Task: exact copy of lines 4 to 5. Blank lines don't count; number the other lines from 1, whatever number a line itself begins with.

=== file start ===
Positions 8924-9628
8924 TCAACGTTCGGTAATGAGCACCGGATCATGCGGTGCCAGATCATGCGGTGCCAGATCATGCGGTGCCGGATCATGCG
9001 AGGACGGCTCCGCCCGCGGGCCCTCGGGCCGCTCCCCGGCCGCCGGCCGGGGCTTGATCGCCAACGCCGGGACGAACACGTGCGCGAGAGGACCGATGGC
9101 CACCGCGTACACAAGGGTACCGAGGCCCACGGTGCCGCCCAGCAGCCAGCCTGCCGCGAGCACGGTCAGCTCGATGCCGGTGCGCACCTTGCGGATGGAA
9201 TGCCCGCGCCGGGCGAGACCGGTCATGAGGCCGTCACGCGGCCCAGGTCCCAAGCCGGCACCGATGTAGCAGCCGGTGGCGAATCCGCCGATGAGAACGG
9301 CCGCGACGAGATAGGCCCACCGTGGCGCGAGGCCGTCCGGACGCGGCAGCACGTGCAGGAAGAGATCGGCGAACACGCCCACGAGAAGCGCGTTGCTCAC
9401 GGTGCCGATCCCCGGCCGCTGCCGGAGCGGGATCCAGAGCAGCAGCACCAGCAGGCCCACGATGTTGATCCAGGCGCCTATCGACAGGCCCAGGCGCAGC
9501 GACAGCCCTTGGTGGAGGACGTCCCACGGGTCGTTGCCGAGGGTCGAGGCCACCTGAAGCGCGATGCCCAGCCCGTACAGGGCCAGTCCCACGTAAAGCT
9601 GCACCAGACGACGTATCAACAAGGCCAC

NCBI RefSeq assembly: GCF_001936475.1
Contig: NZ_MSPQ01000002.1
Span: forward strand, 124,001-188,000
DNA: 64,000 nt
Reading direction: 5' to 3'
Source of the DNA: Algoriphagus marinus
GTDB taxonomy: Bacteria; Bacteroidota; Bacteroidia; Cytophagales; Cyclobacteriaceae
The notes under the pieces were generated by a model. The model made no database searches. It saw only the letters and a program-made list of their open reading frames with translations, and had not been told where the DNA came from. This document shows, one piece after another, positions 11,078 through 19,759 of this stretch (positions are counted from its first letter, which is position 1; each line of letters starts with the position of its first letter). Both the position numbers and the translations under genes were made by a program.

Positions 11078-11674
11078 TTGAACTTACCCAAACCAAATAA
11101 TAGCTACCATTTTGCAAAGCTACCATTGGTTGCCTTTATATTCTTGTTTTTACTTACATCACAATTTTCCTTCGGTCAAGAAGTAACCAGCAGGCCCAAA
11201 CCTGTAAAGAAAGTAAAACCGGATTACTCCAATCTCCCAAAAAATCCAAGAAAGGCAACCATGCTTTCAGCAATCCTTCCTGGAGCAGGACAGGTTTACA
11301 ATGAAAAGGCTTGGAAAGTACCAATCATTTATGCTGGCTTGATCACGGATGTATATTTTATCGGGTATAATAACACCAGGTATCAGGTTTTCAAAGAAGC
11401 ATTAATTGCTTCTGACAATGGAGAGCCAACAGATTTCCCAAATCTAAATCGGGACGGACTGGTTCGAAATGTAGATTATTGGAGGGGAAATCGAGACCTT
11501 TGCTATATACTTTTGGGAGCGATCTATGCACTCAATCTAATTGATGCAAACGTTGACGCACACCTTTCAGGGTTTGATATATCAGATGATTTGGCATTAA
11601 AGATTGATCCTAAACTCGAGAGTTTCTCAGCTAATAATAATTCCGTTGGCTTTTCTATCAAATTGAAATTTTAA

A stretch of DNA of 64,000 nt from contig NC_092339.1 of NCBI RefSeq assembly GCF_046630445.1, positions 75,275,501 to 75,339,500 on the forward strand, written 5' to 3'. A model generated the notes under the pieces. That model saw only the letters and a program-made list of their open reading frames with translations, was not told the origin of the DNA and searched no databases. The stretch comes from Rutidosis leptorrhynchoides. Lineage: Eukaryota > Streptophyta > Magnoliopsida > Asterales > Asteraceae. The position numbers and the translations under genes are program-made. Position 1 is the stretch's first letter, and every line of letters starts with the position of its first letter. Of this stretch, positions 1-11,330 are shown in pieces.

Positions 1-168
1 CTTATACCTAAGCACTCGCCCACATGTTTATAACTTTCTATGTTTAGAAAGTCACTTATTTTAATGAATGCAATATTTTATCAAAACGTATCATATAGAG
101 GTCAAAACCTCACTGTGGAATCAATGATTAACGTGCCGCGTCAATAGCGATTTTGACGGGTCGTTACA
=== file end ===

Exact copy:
9101 CACCGCGTACACAAGGGTACCGAGGCCCACGGTGCCGCCCAGCAGCCAGCCTGCCGCGAGCACGGTCAGCTCGATGCCGGTGCGCACCTTGCGGATGGAA
9201 TGCCCGCGCCGGGCGAGACCGGTCATGAGGCCGTCACGCGGCCCAGGTCCCAAGCCGGCACCGATGTAGCAGCCGGTGGCGAATCCGCCGATGAGAACGG